“Tonight.” “Somewhere.” “America.” “Maria.” “Cool.”
West Side Story is a Broadway battleship with an endless artillery of showtune shells, not a single one of which fails to detonate.
Ain’t nothing this hulking mass of brilliance can’t withstand, even a blockbuster movie version that (10 predominately deserved Oscars aside) committed more than one or two injustices against the paired brilliance of composer Leonard Bernstein and choreographer Jerome Robbins, who were both working at the absolute apex of their powers here. (Lyricist Stephen Sondheim was on board, too, but I think you’d be hard pressed to say these were his best words.)
The play’s brilliant concept — to transpose William Shakespeare’s Romeo & Juliet into the heart of America’s melting pot during the height of the country’s hysteria over juvenile delinquency — was youth squared. Broadway was as much in its prime as the show’s rival gangs the Jets and the Sharks were, and Robbins’ angular, athletic dance moves (executed perfectly in Chuck Taylors) punctuated the musical’s every brash edge.
Fads change, but youth — arrogant, impetuous, crazy in love youth — endures in a way that keeps West Side Story fresh and vital even as some of its immediately recognizable signposts (i.e. crouched snapping, switchblade rumbles, bottles of sody pop) have lapsed into the general tapestry of American kitsch. Just as Romeo & Juliet, properly staged, still resonates even as modern audiences find themselves all but drowning in iambic pentameter couplets that have become, through familiarity, clichés.
Ubiquity is such sweet sorrow, and I give the late Arthur Laurents (who wrote the book for West Side Story‘s original production) major props for daring to stare it down when he took the directorial reigns for the show’s recent Broadway revival. Without digging too deep into the show’s wiring, Laurents gave the apparatus subtle but crucial tweaks to keep it contemporary while retaining its now very distant 1950s setting.
Laurents, who passed away just a few months ago, must’ve recognized that the play’s biggest age spot is the inequality by which the white Jets and their Puerto Rican rivals the Sharks are presented. The show-stopping number “America” aside, “them PRs” were arguably marginalized, supporting players. That doesn’t exactly change in this reboot, but Laurents’ choice to have the Sharks insist on speaking in Spanish gives them a privileged presence they never had before.
The touring version of Laurents’ version directed by David Saint, which now arrives in Minneapolis for one hot minute (or week, rather), pulls in the reigns a bit from the Broadway version, which committed to full on Spanish-only in numbers like “Me Siento Hermosa” (i.e. “I Feel Pretty”). This version has a more magnanimous bilinguality, which provides for a new dynamic between the Sharks and their women, who insist on assimilation-minded English even as their hot-headed mates “Si” and “Por favor” their way through every tense encounter with the Jets.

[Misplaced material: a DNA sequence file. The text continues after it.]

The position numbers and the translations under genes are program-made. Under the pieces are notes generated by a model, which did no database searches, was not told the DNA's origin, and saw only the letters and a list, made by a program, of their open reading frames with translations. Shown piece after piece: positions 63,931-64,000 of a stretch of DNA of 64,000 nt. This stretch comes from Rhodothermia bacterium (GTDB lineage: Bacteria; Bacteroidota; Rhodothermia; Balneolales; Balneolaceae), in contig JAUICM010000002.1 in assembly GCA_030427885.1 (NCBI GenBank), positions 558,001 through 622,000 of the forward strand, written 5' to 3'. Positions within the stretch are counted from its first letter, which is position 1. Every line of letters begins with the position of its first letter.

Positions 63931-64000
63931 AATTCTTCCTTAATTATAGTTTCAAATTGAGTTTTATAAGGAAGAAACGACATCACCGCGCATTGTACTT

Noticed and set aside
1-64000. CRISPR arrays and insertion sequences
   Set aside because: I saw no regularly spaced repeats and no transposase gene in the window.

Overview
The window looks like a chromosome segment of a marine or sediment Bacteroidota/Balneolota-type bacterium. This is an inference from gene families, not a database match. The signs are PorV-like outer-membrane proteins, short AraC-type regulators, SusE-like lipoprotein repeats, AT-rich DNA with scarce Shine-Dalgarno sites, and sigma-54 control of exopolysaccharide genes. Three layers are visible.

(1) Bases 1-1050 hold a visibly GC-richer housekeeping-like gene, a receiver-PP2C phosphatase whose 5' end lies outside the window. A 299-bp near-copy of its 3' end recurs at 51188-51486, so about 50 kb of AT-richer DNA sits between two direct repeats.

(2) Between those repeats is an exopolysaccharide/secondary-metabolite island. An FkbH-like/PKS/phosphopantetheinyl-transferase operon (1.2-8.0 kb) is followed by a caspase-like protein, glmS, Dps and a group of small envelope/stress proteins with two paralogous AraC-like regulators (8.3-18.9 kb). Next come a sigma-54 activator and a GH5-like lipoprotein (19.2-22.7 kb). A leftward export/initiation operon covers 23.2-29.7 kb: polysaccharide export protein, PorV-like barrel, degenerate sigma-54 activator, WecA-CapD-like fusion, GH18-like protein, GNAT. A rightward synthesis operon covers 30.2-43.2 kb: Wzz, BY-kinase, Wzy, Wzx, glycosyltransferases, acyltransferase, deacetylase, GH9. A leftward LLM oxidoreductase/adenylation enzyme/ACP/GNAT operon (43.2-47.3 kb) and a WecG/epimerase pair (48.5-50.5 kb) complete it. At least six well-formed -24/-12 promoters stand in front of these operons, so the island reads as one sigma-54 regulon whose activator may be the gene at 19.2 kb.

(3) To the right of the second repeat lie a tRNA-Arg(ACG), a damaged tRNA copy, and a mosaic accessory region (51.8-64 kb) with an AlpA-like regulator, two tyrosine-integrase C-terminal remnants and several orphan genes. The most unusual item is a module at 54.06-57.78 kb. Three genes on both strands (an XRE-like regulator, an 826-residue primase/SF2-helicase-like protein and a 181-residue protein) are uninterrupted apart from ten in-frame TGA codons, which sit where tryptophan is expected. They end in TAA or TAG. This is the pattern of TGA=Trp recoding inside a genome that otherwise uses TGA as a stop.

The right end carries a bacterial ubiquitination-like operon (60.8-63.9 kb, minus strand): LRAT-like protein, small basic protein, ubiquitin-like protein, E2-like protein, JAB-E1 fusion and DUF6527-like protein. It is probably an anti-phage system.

At the center of the storm are Kyle Harris and Ali Ewoldt as Tony and Maria, scar-crossed lovers reaching for the stars from deep inside the urban jungle. Harris lands Tony/Romeo’s awkward sensitivity effortlessly (you truly understand just whyTony dropped out of the Jets here). And Ewoldt’s occasional lapses into snitty petulance as Maria/Juliet are kind of perfect. Though Ewoldt’s performance may serve up some cognitive dissonance for everyone who is used to the Natalie Wood model Maria — preternaturally centered and wise beyond her years — it indeed stresses just how young this “craziest girl on the block” really is.
The only problem is that their respective styles as vocalists are so different that they do not suggest instant, love-at-first-sight chemistry, and their overtures sometimes end up one-sided. Harris’s soft, throaty delivery is often devoured whole by Ewoldt’s sharp, operatic tones. But both they and their surrounding company (including Michelle Aravena as Anita and Joseph J. Simeone as Riff) execute Bernstein’s tricky, jazzy compositions fearlessly. No easy feat, considering the melody of, say, “Cool” seems almost wholly comprised of tritone intervals.
Laurents’ changes did not extend to upending Robbins’ choreography. Why would he? Iconic isn’t the word for those mambos and pas de deux-es. Canonical, more like. And this company brings them back to vibrant life. The dances at the gym, the violent, stabbing rumble, the wistful “Somewhere” ballet — all raise goosebumps. And a lascivious, downright lewd rendition of the crowd-pleasing “Gee, Officer Krupke” (which brings new meaning to the word “jerk”) brings down the house to such an extent I don’t mind its placement in the second act. (Thematically, I’ve always thought it made more sense in the movie version, before the two deaths at the rumble bring everyone down.)
To my tastes, West Side Story is the greatest Broadway musical ever written, and even though this revival has backed down from some of Laurents’ more extreme revisions, the battleship continues to sail forth, undefeated.